An assistive communication model for children with Cerebral Palsy

Author

Ong, Chin Ann

Available versions

Abstract

Cerebral Palsy children with multiple disabilities have a combination of several disabilities that may include: speech, physical mobility, intellectual disability, visual, hearing and possibly others. Consequently, communication becomes a common difficulty of these children. Speech therapists and pathologies suggest the adoption of Augmentative and Alternative Communication (AAC) tool to help them in their communication. However, most of the suggested AAC tools like touch or text-to-speech based applications require good hand coordination skills. Thus, most of the AAC tools are not effective in improving their communication with others. This research proposes an assistive communication tool (ACApp) with natural human computer interface to improve their communication. The proposed prototype recognizes their facial expressions and responses either by alerting with an alarm or sending messages through Short Messaging System (SMS) to the guardians’ mobile phones. There were 21 children with Cerebral Palsy from a special education school being invited to participate in the prototype evaluation. These children were categorized as high and low functional groups according to their disabilities. The results showed that the proposed prototype recognize facial expressions and response with the accuracy of 82.30% for the high functional group and 81.89% for the low functional group respectively. The false positive detection was 5.65% and 18.22% for the high and low functional groups respectively. Evaluations were also conducted to investigate the effectiveness of the critical expression messages delivery to their guardians, 98.46% of SMS messages (with an average of 8.27 seconds of waiting time) were delivered successfully to the mobile phones. The proposed prototype is proven to be able to assist children with Cerebral Palsy in their communication.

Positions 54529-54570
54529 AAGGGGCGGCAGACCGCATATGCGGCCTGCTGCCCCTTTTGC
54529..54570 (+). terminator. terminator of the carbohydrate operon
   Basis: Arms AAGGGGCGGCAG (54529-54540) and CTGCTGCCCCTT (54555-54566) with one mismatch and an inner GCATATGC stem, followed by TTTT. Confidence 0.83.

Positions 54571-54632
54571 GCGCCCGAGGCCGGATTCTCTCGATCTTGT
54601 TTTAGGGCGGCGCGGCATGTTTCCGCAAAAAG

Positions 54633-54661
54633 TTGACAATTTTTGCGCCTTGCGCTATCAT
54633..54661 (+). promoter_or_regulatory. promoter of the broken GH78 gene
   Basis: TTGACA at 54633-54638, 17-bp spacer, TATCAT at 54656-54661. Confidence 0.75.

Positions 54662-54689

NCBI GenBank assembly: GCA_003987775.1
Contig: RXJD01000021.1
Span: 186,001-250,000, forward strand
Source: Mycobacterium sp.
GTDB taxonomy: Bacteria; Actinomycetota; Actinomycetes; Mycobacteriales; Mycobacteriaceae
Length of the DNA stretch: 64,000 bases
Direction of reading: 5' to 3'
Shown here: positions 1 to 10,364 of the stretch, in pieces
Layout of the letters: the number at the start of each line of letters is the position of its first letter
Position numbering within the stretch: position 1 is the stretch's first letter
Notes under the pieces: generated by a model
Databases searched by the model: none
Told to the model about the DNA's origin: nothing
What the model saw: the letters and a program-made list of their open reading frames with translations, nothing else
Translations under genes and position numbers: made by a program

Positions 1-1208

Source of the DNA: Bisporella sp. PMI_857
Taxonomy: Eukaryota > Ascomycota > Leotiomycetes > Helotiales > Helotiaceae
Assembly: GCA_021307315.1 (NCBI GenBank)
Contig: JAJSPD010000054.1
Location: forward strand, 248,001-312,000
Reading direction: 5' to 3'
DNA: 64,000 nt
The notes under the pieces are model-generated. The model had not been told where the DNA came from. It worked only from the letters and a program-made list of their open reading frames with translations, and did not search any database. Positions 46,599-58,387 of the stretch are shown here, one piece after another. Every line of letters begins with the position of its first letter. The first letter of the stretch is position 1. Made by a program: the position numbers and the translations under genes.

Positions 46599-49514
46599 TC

Publication year

2012

Thesis supervisor

Lau Bee Theng

Publication type

Thesis (Masters)

Copyright

Copyright © 2012 Chin Ann Ong.

Thesis note

A thesis submitted in fulfillment of the requirements for the degree of Masters of Science (by Research), Swinburne University of Technology, 2012.

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